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The purpose of this study is to determine the safety of injecting mesenchymal stem cells through intraspinal delivery for the treatment of ALS.
A single patient safety study for harvesting, expanding ex vivo and injecting autologous mesenchymal stem cells (MSC's) into the subarachnoid space of a patient with amyotrophic lateral sclerosis (ALS). Cells will be isolated from adipose tissue by subcutaneous biopsy and expanded using an FDA-approved protocol. They will then be injected by lumbar puncture into the cerebrospinal fluid. Injection will be completed in the in- patient clinical research unit (CRU). the patient will be followed for two years.
Control: Active Control, Endpoint Classification: Safety Study, Intervention Model: Single Group Assignment, Masking: Open Label, Primary Purpose: Treatment
Amyotrophic Lateral Sclerosis
autologous mesenchymal stem cells
Active, not recruiting
Published on BioPortfolio: 2014-08-27T03:12:56-0400
The goal of this study is to investigate the safety and tolerability of autologous bone marrow-derived mesenchymal stem cells administration in the individuals with diagnosed amyotrophic l...
The study aims to evaluate primarily safety of two injections of autologous mesenchymal stem cells in Amyotrophic Lateral Sclerosis patients. Secondary outcomes of efficacy will also be ev...
The goal of this study is to investigate the safety and tolerability of allogeneic Wharton's jelly-derived mesenchymal stem cells administration in the individuals with diagnosed amyotroph...
The purpose of this clinical trial is to asses the feasibility and the security of the intraspinal infusion of autologous bone marrow stem cells for the treatment of Amyotrophic Lateral Sc...
The purpose of this study is to determine the safety and efficacy of intrathecal treatment delivered to the cerebrospinal fluid (CSF) of mesenchymal stem cells in ALS patients every 3 mont...
There is an increasing clinical research focus on neuroprotective agents in amyotrophic lateral sclerosis (ALS). However, it is unclear how generalisable clinical study trial results are between diffe...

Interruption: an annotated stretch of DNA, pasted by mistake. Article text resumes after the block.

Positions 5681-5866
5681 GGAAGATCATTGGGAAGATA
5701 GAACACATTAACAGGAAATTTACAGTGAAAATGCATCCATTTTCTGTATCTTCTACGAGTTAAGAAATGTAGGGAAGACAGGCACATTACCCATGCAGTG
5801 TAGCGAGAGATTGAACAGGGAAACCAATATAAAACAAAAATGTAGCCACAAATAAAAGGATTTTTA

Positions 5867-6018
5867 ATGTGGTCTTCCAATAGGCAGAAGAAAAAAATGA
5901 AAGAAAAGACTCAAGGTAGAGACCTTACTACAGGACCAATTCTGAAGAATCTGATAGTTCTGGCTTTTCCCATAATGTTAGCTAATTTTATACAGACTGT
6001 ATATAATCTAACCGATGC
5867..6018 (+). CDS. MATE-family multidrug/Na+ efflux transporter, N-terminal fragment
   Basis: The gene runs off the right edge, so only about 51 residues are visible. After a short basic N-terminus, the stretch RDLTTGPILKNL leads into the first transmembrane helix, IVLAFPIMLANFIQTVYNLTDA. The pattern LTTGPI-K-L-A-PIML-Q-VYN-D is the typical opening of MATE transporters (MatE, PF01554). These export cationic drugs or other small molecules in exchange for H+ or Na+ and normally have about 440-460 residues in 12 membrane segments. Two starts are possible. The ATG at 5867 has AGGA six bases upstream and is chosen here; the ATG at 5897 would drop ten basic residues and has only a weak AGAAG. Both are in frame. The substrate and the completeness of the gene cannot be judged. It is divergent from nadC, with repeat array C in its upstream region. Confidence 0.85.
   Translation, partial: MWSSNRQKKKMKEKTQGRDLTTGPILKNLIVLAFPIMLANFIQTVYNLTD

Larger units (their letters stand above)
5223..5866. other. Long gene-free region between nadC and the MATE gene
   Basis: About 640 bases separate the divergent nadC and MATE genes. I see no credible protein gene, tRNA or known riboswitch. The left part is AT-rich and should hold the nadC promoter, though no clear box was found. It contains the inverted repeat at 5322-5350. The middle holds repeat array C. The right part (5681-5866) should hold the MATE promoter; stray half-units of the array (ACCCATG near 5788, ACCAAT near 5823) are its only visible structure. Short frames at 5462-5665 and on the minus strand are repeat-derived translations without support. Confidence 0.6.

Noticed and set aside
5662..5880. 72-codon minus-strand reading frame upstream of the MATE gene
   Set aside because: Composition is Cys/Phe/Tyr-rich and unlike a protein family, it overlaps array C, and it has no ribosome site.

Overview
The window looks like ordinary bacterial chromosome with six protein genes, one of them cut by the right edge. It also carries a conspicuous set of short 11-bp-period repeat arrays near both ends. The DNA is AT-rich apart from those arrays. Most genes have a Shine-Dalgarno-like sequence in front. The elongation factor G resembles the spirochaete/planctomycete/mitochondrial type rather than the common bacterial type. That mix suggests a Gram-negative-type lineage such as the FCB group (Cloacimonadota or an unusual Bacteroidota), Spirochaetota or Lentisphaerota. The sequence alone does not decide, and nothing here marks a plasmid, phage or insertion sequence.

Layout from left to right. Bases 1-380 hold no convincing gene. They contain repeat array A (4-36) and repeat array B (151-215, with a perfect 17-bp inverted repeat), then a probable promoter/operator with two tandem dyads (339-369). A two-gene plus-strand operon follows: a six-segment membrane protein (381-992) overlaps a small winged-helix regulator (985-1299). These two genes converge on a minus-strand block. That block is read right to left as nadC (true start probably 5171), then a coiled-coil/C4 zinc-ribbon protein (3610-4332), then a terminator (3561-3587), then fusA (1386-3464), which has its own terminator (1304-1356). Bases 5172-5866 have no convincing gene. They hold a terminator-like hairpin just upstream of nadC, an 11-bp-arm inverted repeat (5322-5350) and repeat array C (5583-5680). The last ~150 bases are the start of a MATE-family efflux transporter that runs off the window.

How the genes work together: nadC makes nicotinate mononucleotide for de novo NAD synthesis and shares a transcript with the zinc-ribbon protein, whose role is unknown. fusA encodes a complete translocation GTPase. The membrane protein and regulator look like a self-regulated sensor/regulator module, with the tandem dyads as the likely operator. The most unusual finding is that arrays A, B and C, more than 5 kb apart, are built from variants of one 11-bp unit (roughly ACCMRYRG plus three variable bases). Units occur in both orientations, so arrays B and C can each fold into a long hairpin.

Amyotrophic lateral sclerosis (ALS) affects persons of all races, and there continues to be a need for effective therapies to treat the disease.
Knowledge about the metabolic states of patients with amyotrophic lateral sclerosis (ALS) may provide a therapeutic approach.
A safety analysis of edaravone (MCI-186) during the first six cycles (24 weeks) of amyotrophic lateral sclerosis (ALS) therapy from the double-blind period in three randomized, placebo-controlled studies.
There continues to be a need for new therapies to treat ALS.
Amyotrophic lateral sclerosis (ALS) is a debilitating neurologic disorder with poor survival rates and no clear biomarkers for disease diagnosis and prognosis.
Transfer of MESENCHYMAL STEM CELLS between individuals within the same species (TRANSPLANTATION, HOMOLOGOUS) or transfer within the same individual (TRANSPLANTATION, AUTOLOGOUS).
Bone-marrow-derived, non-hematopoietic cells that support HEMATOPOETIC STEM CELLS. They have also been isolated from other organs and tissues such as UMBILICAL CORD BLOOD, umbilical vein subendothelium, and WHARTON JELLY. These cells are considered to be a source of multipotent stem cells because they include subpopulations of mesenchymal stem cells.
A glutamate antagonist (RECEPTORS, GLUTAMATE) used as an anticonvulsant (ANTICONVULSANTS) and to prolong the survival of patients with AMYOTROPHIC LATERAL SCLEROSIS.
A superoxide dismutase (SOD1) that requires copper and zinc ions for its activity to destroy SUPEROXIDE FREE RADICALS within the CYTOPLASM. Mutations in the SOD1 gene are associated with AMYOTROPHIC LATERAL SCLEROSIS-1.
A degenerative disorder affecting upper MOTOR NEURONS in the brain and lower motor neurons in the brain stem and SPINAL CORD. Disease onset is usually after the age of 50 and the process is usually fatal within 3 to 6 years. Clinical manifestations include progressive weakness, atrophy, FASCICULATION, hyperreflexia, DYSARTHRIA, dysphagia, and eventual paralysis of respiratory function. Pathologic features include the replacement of motor neurons with fibrous ASTROCYTES and atrophy of anterior SPINAL NERVE ROOTS and corticospinal tracts. (From Adams et al., Principles of Neurology, 6th ed, pp1089-94)
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